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Some possible solutions to assist feeding the world in 2050 - part 3

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01 October 2015, at 1:00am

Dr TONY ANDREWS concludes his discussion of the challenges facing food producers in feeding an everexpanding global population, and the role veterinarians will play in achieving sustainability

THE main problems with animal intensification are the volumes of water used and the waste products produced. Their suitable recycling or disposal is necessary before any such unit can be considered viable and not proportionately increasing GHGs.

It is beyond this article to deal with this but with water it is possible to introduce systems which will improve efficiency of water use and collection, improve irrigation methods and ensure that all water is productively used (every drop counts).

In the case of the waste products in the animal production stage, it can be assisted by producing better balanced diets including lack of excess nutrients, use of dietary ingredients that can be efficiently utilised by the animal, use of additives to further improve digestive efficiency, and also the reduction of stress and disease.

The actual waste products can be better collected, stored and distributed. The techniques include aeration of the waste, sedimentation of the solids, chemical flocculation, composting, drying of the manure, anaerobic digestion, etc.; then the improved utilisation of manure to ensure only sufficient is used on the land to meet crop requirements with minimal soil impaction and run-off.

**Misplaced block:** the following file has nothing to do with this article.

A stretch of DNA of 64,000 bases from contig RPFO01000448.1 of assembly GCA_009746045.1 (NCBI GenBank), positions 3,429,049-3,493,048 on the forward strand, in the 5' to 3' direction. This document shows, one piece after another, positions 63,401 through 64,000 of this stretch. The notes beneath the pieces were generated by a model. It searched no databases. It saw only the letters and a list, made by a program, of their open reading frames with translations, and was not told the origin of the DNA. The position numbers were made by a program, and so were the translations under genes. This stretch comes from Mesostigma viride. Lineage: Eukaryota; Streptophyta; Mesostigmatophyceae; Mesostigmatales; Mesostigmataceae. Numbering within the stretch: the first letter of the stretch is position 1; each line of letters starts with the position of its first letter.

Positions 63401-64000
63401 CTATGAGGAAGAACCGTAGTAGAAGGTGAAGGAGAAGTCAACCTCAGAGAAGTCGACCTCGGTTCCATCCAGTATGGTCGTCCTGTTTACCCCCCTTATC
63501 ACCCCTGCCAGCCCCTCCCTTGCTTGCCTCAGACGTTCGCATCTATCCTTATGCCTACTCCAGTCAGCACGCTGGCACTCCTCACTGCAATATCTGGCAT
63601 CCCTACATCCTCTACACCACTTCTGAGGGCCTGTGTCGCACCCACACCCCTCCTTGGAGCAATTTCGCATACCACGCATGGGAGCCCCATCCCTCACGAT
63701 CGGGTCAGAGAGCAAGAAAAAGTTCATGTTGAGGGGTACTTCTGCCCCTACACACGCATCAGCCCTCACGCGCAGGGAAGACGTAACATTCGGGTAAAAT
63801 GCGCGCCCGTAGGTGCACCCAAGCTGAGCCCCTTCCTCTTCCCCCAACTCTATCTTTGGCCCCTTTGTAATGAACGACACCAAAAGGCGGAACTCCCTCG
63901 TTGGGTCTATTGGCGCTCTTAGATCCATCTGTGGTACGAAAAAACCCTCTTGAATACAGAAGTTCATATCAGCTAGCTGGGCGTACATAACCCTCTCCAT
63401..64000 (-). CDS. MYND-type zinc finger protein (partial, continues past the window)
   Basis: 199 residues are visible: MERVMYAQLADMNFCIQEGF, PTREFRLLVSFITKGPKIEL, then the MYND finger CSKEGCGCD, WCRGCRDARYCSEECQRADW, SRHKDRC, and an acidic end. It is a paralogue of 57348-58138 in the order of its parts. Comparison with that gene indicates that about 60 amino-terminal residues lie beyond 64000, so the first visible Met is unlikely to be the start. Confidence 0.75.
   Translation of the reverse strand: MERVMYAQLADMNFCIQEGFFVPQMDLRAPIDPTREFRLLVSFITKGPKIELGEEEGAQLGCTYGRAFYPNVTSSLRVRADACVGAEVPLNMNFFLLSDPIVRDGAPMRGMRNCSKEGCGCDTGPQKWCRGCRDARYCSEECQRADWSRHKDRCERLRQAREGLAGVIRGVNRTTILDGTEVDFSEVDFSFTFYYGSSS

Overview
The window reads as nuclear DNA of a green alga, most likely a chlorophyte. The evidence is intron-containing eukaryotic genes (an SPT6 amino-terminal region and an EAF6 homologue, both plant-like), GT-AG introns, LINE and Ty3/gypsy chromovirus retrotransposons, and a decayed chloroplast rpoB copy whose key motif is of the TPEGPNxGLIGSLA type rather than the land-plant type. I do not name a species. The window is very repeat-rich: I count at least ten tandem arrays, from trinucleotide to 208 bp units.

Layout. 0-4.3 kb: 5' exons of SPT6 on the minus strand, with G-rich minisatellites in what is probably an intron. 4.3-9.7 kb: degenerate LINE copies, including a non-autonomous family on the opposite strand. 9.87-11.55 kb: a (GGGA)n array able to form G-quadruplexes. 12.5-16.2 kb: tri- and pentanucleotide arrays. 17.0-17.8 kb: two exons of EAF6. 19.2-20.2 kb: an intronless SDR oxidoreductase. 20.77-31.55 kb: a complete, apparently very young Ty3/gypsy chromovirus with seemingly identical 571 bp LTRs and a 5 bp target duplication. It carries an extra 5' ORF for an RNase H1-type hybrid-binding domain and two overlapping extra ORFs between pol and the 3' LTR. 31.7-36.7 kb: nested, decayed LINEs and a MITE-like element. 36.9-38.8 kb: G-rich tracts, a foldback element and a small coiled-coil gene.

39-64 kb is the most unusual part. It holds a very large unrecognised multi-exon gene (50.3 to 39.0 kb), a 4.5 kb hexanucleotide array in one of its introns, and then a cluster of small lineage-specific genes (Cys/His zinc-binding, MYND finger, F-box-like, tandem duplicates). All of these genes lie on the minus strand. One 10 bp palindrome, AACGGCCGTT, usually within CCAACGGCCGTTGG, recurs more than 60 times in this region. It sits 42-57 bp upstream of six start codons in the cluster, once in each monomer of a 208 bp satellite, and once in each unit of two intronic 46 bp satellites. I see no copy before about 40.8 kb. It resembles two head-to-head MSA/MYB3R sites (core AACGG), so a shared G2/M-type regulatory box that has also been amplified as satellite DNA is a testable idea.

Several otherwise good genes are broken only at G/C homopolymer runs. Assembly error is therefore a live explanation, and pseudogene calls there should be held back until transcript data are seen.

Pasture management can also ensure maximum utilisation of the pasture without damaging it and ensuring livestock removal when appropriate on a temporary or permanent basis. Zero grazing may also be useful.

Simplistically, it would appear that if a food animal is used to continually produce a particular product, then the more of that product produced by the individual the less the drain on resources such as feed, etc.

The daily feed needs to maintain the animal itself and this will be more than the cost of its unit production (milk, eggs, offspring). Thus, increasing milk yield per cow/goat/sheep, eggs per laying hen/other poultry, larger strong viable litters of pigs/ruminants/other animals, etc., should be the aim.

Increasing unit production per annum and high total lifetime production needs to be sought. Productive longevity involves many different factors such as genetics, nutrition, management, environmental adaptation, disease prevention, etc.

The aim is to reduce the replacement rate. In animals used for meat production, the aim must be to produce more usable food and byproducts from each animal and to do this with maximum efficient feed conversion.

Predictions necessary

If climate change continues, it will be necessary to predict what will happen. Many parts of the world have developed animals which are able to cope with their specific local environment.

As climate change alters the environment in some areas it may be necessary to look at breeds or animal types and species in environmentally similar areas and consider importing them (animals, embryos, semen) as the areas change.

However, we need to remember lessons from the past where wholesale importation of improved breeds to some countries often resulted in disaster because of their inability to cope with the new environment or the diseases present.